Twenty (plus) years have passed since that day, and I need my glasses now more than ever.
Sometime I think about all the things I wouldn’t be able to do if I didn’t have my glasses.
I wouldn’t be able to drive, ever.
I wouldn’t be able to read without holding a book about 4 inches from my face.
I wouldn’t be able to cook safely.
I wouldn’t be able to clearly see my children’s smiles from across the kitchen table.
I wouldn’t be able to teach online…or in a classroom.
I wouldn’t be able to sew…or write…or do so many things I enjoy, love, and need to do.
The day the eye doctor said, “You’re nearsighted” was a life-changing moment–for the better.
This news didn’t make me nearsighted–my vision was already blurred and strained before the optometrist ever made a diagnosis.
But after I was labeled “Nearsighted,” then I was able to get glasses, the prescription I needed to be able to live a full and complete life.
I’m not ashamed of people seeing my glasses. In fact, I think they’re pretty cute. They are part of what makes me, me!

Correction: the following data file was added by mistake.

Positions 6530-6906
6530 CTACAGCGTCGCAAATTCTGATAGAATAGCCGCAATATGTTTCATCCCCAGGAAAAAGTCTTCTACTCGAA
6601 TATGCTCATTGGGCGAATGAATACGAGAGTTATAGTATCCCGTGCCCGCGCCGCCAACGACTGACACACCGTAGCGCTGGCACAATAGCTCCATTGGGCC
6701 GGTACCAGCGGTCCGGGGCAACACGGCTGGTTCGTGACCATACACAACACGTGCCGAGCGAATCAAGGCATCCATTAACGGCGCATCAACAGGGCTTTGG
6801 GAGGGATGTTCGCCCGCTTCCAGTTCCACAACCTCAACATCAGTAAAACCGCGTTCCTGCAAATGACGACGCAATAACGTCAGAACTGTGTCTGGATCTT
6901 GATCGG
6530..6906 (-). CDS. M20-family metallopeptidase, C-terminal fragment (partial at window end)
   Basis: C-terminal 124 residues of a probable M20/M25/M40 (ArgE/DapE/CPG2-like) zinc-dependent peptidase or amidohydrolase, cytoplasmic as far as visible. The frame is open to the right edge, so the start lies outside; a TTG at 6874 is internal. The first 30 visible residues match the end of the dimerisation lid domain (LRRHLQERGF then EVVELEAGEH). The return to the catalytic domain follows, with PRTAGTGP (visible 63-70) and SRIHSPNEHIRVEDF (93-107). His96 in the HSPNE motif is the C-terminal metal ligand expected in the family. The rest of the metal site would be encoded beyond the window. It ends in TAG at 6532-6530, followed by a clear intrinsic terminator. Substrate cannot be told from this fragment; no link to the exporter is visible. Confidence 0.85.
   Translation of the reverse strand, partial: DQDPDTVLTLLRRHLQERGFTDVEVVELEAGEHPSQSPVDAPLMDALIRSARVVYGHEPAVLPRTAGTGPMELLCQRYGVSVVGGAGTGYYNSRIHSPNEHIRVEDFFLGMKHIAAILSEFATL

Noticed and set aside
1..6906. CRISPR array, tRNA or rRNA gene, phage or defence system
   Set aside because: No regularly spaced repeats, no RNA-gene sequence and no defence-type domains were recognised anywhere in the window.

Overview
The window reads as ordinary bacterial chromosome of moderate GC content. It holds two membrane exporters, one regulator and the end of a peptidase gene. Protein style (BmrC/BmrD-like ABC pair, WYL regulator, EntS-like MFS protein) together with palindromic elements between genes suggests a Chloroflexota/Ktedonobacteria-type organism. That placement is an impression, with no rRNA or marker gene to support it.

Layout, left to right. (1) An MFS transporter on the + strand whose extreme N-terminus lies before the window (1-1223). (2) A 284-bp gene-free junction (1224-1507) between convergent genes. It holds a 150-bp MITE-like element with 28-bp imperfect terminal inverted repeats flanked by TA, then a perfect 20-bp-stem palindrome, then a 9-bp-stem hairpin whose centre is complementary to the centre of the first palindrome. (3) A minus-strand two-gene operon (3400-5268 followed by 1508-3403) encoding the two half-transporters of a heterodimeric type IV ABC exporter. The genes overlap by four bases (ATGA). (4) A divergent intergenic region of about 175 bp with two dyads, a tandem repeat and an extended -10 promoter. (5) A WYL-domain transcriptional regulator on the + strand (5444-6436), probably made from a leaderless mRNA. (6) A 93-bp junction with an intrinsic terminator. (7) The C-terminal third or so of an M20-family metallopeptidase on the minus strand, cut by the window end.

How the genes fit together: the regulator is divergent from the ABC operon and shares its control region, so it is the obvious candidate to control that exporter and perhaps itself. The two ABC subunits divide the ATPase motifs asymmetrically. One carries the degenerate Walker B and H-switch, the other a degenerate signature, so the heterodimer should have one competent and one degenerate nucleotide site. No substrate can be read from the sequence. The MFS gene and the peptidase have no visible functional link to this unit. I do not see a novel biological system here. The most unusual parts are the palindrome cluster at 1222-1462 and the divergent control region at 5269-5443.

And my bad eyesight isn’t going anywhere. Barring any expensive and invasive surgery in the future, I will need glasses for the rest of my life.
At one time, I was terrified of applying any type of label to my son.
But once I started asking questions and seeking answers, I pretty much didn’t care one flip about labels.
But not everybody feels that way.
We had friends and loved ones who were concerned about labels for our son.
“Are you sure you want to do this?”
“You know they just slap labels on kids and then they are stuck with them for the rest of their lives!”
“Once a child has a label, people only see them a certain way from then on.”
I know these concerns were born out of love, so I don’t fault those whose questions came from this place in their hearts.
But I got to the place where all I wanted was a label.
Please, someone, anyone…tell me how to help my child.
Without the label, we were just frustrated, in the dark…our vision was blurred.
A label wouldn’t make him struggle. He was already struggling.
A label simply gives a name to the problem.
And with a name, we could move forward, instead of being stuck.
We could apply a prescription, a solution, and help my son live a full and more complete life.
School was out for the summer.
But our Child Study was still in the 60 day time frame.
The results of the study would be revealed in a meeting on June 24.
I still had to wait.
I had a million questions but I knew that one answer would solve a lot of the problems for my son: I just wanted a label already.
Why are we so afraid of labels?
Have you ever been afraid of labels for yourself or your child?
How has getting a label helped bring clarity and insight into your child’s struggles and challenges?